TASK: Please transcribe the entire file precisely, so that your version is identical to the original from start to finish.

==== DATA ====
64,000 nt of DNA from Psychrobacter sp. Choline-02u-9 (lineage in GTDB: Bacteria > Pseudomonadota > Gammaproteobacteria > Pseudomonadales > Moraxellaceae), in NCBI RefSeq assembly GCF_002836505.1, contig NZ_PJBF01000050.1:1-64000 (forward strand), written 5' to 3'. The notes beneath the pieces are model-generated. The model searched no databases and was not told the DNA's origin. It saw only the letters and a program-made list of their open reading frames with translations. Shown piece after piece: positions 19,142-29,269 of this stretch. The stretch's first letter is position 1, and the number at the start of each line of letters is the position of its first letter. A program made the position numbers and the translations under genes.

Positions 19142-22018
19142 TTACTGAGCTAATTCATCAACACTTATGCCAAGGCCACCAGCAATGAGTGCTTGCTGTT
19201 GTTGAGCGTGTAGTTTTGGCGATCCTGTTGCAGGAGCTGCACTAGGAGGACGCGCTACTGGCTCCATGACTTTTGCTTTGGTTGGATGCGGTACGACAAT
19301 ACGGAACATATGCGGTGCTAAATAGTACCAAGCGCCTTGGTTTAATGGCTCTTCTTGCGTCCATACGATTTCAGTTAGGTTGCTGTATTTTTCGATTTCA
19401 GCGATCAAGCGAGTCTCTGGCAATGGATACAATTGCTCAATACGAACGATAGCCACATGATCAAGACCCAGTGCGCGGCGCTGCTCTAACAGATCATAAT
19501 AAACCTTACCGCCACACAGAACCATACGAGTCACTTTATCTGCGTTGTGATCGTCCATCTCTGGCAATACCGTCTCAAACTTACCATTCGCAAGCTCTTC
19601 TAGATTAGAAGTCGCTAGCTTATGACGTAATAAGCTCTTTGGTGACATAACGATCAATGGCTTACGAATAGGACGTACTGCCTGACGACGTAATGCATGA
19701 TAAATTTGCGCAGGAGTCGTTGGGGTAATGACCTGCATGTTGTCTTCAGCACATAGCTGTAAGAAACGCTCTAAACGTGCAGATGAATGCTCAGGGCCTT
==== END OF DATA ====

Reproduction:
64,000 nt of DNA from Psychrobacter sp. Choline-02u-9 (lineage in GTDB: Bacteria > Pseudomonadota > Gammaproteobacteria > Pseudomonadales > Moraxellaceae), in NCBI RefSeq assembly GCF_002836505.1, contig NZ_PJBF01000050.1:1-64000 (forward strand), written 5' to 3'. The notes beneath the pieces are model-generated. The model searched no databases and was not told the DNA's origin. It saw only the letters and a program-made list of their open reading frames with translations. Shown piece after piece: positions 19,142-29,269 of this stretch. The stretch's first letter is position 1, and the number at the start of each line of letters is the position of its first letter. A program made the position numbers and the translations under genes.

Positions 19142-22018
19142 TTACTGAGCTAATTCATCAACACTTATGCCAAGGCCACCAGCAATGAGTGCTTGCTGTT
19201 GTTGAGCGTGTAGTTTTGGCGATCCTGTTGCAGGAGCTGCACTAGGAGGACGCGCTACTGGCTCCATGACTTTTGCTTTGGTTGGATGCGGTACGACAAT
19301 ACGGAACATATGCGGTGCTAAATAGTACCAAGCGCCTTGGTTTAATGGCTCTTCTTGCGTCCATACGATTTCAGTTAGGTTGCTGTATTTTTCGATTTCA
19401 GCGATCAAGCGAGTCTCTGGCAATGGATACAATTGCTCAATACGAACGATAGCCACATGATCAAGACCCAGTGCGCGGCGCTGCTCTAACAGATCATAAT
19501 AAACCTTACCGCCACACAGAACCATACGAGTCACTTTATCTGCGTTGTGATCGTCCATCTCTGGCAATACCGTCTCAAACTTACCATTCGCAAGCTCTTC
19601 TAGATTAGAAGTCGCTAGCTTATGACGTAATAAGCTCTTTGGTGACATAACGATCAATGGCTTACGAATAGGACGTACTGCCTGACGACGTAATGCATGA
19701 TAAATTTGCGCAGGAGTCGTTGGGGTAATGACCTGCATGTTGTCTTCAGCACATAGCTGTAAGAAACGCTCTAAACGTGCAGATGAATGCTCAGGGCCTT